Charientism is an unusual one. My copy of the shorter but still two-volume version of the Oxford English Dictionary doesn’t even have an entry. At the library we have the full set (20 volumes of words!) and charientism gets a brief mention in volume three.
Gracefulness of style, expression of an unpleasant thing in an agreeable manner…Charientism is that species of irony, which couches a Disagreeable Sense under Agreeable Expressions.
It is also a Twitter handle, if Google is to be believed.
Dr. Bill Long expands on this greatly in an interesting post about rhetorical terms.
So our word today is a cousin of euphemism. It’s essentially a word describing a phrase in which you say something negative, but in a nice way.
Mark Twain is one of the best at this, although he’s also adept at saying negative things in a negative way.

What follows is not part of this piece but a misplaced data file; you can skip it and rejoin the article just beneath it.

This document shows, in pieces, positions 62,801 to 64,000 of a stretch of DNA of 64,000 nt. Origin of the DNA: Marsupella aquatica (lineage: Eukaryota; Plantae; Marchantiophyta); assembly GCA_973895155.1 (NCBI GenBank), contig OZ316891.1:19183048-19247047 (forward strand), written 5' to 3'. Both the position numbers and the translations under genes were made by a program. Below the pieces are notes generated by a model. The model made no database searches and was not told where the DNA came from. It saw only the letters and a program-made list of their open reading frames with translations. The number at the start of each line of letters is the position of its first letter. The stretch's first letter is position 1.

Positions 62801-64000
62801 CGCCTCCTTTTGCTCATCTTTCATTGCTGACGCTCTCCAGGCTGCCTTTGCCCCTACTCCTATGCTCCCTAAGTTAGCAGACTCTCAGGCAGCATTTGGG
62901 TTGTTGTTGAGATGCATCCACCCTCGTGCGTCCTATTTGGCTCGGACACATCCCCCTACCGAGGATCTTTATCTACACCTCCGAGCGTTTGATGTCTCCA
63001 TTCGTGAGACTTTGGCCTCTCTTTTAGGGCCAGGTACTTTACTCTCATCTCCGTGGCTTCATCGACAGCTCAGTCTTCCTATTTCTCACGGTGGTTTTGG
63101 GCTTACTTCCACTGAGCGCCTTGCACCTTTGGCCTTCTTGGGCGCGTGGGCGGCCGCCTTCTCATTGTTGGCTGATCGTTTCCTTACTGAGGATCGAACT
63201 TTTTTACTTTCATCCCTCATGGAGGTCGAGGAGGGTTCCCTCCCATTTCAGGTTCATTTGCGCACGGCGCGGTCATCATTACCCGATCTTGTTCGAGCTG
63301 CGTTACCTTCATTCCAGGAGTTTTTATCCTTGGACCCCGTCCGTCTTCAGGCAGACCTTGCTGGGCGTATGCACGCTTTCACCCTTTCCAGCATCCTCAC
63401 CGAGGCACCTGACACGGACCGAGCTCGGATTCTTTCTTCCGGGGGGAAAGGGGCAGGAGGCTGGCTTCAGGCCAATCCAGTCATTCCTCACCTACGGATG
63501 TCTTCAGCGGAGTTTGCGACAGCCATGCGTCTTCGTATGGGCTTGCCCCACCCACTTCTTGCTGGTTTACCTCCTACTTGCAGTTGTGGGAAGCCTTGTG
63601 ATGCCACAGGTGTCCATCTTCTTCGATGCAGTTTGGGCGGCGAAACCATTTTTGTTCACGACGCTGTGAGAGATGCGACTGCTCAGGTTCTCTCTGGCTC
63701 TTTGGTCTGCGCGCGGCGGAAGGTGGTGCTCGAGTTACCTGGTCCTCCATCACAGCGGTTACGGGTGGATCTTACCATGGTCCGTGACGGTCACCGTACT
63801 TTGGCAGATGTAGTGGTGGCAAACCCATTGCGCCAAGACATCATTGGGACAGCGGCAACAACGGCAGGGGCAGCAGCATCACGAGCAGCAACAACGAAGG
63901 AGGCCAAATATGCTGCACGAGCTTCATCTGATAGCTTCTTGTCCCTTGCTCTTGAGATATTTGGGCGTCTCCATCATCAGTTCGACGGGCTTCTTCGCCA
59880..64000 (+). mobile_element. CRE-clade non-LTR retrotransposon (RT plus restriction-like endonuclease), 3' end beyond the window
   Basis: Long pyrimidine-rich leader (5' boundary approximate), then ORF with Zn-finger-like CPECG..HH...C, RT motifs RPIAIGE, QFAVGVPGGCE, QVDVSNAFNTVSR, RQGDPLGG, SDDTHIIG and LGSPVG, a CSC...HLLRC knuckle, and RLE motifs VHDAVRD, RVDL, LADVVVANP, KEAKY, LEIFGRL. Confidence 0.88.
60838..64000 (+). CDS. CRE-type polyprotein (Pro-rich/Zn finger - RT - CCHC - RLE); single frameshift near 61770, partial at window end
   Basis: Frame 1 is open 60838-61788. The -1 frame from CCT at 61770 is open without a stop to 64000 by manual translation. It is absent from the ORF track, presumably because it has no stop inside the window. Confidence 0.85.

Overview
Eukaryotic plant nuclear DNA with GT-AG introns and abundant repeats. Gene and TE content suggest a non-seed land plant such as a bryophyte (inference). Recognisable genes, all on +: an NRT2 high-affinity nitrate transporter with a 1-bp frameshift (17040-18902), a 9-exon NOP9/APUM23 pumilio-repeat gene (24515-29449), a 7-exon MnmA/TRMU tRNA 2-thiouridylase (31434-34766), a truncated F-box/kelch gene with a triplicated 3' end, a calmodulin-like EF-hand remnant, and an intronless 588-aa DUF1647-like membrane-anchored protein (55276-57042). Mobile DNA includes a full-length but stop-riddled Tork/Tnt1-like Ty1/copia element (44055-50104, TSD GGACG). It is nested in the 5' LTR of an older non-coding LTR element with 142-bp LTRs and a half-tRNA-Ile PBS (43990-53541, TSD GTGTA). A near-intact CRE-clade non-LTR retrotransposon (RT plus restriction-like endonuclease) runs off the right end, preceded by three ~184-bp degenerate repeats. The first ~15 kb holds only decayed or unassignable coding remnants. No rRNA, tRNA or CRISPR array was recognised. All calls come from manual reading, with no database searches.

In his marvelous travelogue The Innocents Abroad, he sly observes various old world wonders like Notre Dame, the Azores islands, Da Vinci’s Last Supper painting, and he manages to pay tribute to them while still not being as impressed as some might want him to be.
This was a word I had never heard of. Not sure how I’m going to use it, although there will certainly be ample opportunities to employ its tactic.